Gas tank coatings will seal the surfaces against water contact and the inevitable rusting.
Paul is the second case I have heard of in the last two weeks, where the tank coating has been dissolved by the gasoline used. Looks like it will be important to ensure the coatings can contend with ethanol or other gas additives.
Check with radiator repair places. They often boil out the tank and can provide coating services.
1926-1927 Touring & Roadster tanks are a little harder to remove than coupe & tudor tanks, but they are not bad to do and you DO NOT have to remove the steering column, dash, etc to do it. The instructions are published in the Ford Service Bulletin. You donít have to struggle with these... All you have to do is follow the instructions!
Nobody reproduces Model A gas tanks either.
It baffles (pun intended) me that the vendors will reproduce gas tanks that you essentially have to sit on, but won't reproduce gas tanks that hang under the cowl over your legs.
Using the car often will keep out the water. Gas is heavier than water so the water settles to the bottom. The sediment bulb should be drained from time to time to get that water out.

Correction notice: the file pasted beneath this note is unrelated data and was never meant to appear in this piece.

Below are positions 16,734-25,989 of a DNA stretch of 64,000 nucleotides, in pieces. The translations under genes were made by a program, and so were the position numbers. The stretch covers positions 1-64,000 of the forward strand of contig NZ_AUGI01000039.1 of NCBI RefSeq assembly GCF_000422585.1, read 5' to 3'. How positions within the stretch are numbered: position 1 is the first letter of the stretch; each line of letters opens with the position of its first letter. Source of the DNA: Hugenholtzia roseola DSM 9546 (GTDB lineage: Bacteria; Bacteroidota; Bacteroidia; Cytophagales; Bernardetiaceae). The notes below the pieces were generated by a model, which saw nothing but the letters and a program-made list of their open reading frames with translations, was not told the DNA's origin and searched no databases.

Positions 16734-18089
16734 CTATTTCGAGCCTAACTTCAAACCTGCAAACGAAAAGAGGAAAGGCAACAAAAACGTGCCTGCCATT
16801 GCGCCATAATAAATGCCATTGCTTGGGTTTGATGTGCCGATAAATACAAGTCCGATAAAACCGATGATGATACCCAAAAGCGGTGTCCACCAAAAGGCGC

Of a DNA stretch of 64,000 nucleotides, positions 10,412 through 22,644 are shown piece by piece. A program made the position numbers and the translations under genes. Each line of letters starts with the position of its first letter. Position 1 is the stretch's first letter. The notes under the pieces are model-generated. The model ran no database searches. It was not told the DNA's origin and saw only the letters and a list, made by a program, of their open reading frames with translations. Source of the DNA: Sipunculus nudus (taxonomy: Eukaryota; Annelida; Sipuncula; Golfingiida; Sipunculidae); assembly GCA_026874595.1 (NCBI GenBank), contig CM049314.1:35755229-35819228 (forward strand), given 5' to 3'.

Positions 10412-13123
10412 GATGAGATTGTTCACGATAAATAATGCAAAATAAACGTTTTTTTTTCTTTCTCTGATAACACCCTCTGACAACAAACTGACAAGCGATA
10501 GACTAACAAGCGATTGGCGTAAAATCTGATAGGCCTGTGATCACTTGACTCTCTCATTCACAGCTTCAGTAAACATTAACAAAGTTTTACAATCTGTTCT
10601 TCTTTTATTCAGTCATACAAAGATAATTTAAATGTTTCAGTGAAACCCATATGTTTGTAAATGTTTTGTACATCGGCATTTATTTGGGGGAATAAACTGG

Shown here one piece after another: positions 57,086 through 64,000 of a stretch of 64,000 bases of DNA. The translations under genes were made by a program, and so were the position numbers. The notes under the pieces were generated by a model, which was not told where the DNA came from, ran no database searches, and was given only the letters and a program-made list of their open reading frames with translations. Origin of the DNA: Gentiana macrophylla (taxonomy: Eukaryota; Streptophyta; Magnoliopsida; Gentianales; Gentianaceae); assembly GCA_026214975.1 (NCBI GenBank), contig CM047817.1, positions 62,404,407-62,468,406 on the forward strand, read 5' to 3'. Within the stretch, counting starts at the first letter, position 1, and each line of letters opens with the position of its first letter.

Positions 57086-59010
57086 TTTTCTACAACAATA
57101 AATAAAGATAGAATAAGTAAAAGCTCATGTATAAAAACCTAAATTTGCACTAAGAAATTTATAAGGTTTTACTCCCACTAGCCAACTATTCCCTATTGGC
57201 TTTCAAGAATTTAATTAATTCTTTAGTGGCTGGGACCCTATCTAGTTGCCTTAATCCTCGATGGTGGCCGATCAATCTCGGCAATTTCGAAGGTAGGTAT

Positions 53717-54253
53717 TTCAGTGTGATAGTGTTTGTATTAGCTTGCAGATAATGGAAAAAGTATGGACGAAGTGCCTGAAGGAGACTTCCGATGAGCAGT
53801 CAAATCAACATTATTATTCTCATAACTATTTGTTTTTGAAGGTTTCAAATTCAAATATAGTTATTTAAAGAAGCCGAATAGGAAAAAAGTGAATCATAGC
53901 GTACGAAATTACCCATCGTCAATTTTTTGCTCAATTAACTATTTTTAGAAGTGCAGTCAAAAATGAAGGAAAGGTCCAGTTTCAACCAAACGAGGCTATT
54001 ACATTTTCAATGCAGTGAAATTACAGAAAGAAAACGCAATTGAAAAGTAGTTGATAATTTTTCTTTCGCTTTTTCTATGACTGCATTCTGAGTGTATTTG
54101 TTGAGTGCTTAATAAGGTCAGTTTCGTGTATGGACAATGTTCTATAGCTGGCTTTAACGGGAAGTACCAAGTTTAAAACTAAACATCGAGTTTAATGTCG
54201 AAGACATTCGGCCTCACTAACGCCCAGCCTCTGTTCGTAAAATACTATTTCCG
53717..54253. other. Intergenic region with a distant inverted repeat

Many years ago I had a Volkswagen. That car didn't have a gas gauge but had a lever you kick when the gas gets low. That lever opens a passage lower than the regular outlet from the tank. I used to fill the tank before it got low enough to need to kick the lever, so the water settled to the bottom and eventually rusted a hole in the tank. The reason I say this is that if you live in a humid area moisture can condense inside the tank and settle to the bottom and if you don't either drive often or drain the sediment bulb from time to time, you will have a similar problem.
To Adam, I did follow the instructions and the tank would not come out or go in without doing what I listed. I was an ASE certified mechanic for decades - believe me, I always look for the easiest way to do a job. The tank would not come out without pulling the column.
Thanks for all of the great advise! The car is in the workshop and ready for tank draining. Then all I have to do is pull the tank and fix or have it fixed and replace. Oh yea clean the sediment bulb. I really want to drive this thing. We have attempted to take it for ice cream twice and had to turn around a mile down the road. The first time, I blew a muffler. What have I gotten myself into? And, I need a new ignition switch. They tell me there is only one manufacturer and they are having production problems. Long back order. Wow, I have a lot to learn!
The steering column is not in the way, but you will have to remove it if you are taking the dash out. Some of you might cringe how I avoided that extra work. I followed the instructions in the Ford book but the tank would not drop past the lower edge of the dash. I took a wide flat bar, and placed it between the tank and the dash. With a little brute force, the tank will slide along the bar pushing the dash out about one half inch releasing the tank. It takes more force to permanently bend Ford steel so the dash springs back just fine. Reverse to replace the tank, unless you can't bear scratches on the tank in places where nobody will see it. Then you WILL have to remove the dash.